The Prince of Wales (right) accompanied by his wife the Duchess of Cornwall (second from right in back), meet schoolchildren during a tour of the waterways in and around the Olympic Park, in East London
The Prince of Wales and The Duchess of Cornwall were given a sneak preview of some of the costumes for the Olympic Games' opening ceremony today.
His Royal Highness was impressed by his private viewing of the outfits during a tour of the Olympic Park site and surrounding areas with The Duchess of Cornwall.
The Olympic Stadium will be turned into a meadow complete with real animals, grass and clouds that will rain down for the official launch of London 2012.
Their Royal Highnesses met some of the volunteers taking part as the helpers tried on their outfits at 3 Mills Studios in Bow, east London, close to Stratford's Olympic Park where athletes from across the globe will be competing.
The Prince asked a man who had just squeezed into his costume: "Is this the first time you've put it on? I love it."
The volunteer, one of thousands who have given up their time to take part in the event, gave a brief demonstration for Their Royal Highnesses. The Duchess joked: "That's one way of keeping fit."
Jenny Bigland, from Finchley, north London, a ceremonies workforce volunteer, is also a member of the Women's Institute and has been helping out with the Games preparations since March.
She said: "It was a complete surprise and an honour to meet The Prince and The Duchess, particularly after the Jubilee.
"The Prince was fascinated to learn all about the costumes we were working on and asked what each costume is for."
Their Royal Highnesses' visit began with a tour of The House Mill on Three Mills Island, where they toured the historic Grade 1 listed tidal mill and viewing old mill machinery before meeting staff, volunteers and supporters of the project. The Prince has a keen interest in the regeneration of historic buildings and does so through the work of his charity The Prince's Regeneration Trust.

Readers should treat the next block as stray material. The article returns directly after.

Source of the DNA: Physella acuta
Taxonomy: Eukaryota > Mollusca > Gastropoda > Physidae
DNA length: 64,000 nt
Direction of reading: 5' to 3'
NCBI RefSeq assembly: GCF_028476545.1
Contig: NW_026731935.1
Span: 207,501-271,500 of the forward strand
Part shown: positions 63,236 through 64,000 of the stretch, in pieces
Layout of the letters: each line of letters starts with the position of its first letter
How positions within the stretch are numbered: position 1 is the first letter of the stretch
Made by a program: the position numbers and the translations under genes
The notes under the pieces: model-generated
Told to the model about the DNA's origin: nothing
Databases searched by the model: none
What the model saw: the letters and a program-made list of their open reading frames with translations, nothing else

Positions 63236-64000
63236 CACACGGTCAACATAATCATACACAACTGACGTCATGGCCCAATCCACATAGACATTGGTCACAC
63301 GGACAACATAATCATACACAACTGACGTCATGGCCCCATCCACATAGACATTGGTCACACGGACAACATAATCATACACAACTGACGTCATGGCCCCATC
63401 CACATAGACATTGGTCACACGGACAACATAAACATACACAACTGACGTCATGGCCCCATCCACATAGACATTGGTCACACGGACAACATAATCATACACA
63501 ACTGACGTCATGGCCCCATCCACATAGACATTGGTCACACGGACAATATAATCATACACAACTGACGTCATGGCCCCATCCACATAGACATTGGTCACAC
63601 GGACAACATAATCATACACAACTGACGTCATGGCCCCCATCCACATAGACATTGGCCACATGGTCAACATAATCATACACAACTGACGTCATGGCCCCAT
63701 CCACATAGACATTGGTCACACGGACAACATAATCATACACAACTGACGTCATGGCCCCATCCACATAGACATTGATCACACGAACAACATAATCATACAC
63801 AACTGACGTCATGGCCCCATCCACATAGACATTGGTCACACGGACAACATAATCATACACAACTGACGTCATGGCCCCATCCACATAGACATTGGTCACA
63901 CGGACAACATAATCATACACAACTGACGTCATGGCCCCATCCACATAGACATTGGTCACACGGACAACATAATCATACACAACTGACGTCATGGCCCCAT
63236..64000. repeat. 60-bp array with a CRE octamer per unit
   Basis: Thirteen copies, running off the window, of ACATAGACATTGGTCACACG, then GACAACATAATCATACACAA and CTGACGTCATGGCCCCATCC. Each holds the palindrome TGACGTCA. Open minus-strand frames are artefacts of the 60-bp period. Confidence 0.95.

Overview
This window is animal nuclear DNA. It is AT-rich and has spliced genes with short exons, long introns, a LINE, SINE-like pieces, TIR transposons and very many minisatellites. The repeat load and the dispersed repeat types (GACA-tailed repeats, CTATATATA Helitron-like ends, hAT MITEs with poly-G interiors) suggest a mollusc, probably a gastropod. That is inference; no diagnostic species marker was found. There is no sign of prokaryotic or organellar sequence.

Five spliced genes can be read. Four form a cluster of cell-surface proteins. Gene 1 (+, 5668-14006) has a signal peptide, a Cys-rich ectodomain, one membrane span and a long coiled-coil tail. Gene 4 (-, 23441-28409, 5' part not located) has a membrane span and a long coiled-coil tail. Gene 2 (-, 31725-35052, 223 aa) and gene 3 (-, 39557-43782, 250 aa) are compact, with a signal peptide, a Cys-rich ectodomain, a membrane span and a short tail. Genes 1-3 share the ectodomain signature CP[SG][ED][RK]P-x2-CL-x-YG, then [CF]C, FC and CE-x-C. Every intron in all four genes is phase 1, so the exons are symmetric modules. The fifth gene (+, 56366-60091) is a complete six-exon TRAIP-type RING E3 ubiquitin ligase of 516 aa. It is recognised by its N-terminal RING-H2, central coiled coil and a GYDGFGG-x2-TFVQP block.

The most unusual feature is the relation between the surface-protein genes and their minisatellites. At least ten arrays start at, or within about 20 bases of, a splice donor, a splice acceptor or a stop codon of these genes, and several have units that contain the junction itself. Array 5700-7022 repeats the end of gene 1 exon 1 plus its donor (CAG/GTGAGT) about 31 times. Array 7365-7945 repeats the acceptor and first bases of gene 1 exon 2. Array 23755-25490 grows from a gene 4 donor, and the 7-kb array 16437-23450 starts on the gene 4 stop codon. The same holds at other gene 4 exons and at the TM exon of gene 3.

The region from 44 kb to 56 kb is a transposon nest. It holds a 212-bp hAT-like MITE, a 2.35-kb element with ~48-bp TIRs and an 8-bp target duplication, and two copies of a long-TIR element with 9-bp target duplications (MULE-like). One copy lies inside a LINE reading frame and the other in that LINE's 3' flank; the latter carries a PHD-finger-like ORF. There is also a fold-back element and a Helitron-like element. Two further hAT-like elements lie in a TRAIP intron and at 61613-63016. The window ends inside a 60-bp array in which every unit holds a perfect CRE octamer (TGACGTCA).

After viewing the costume department for the London Olympic Games' opening ceremony, The Prince, who earlier this year became the first Patron of the Canal & River Trust, the new charity set up to care for England and Wales’ legacy of 200-year-old waterways, and The Duchess officially named a Water Chariots boat.
The boat, named by a school competition winner, was officially named "Usain Boat". Water Chariots are designed to provide boat trips along the East London waterways network, and to the Olympic Park, both during and after the Games. The boats are primarily skippered by military ex-servicemen and women.
Heading to the Olympic Park itself, Their Royal Highnesses met landscape apprentices involved in the creation of the riverside parklands. The Prince and Duchess met representatives from Bikeworks, a local community cycling hub offering an all-abilities cycling programme for young people with learning and physical disabilities.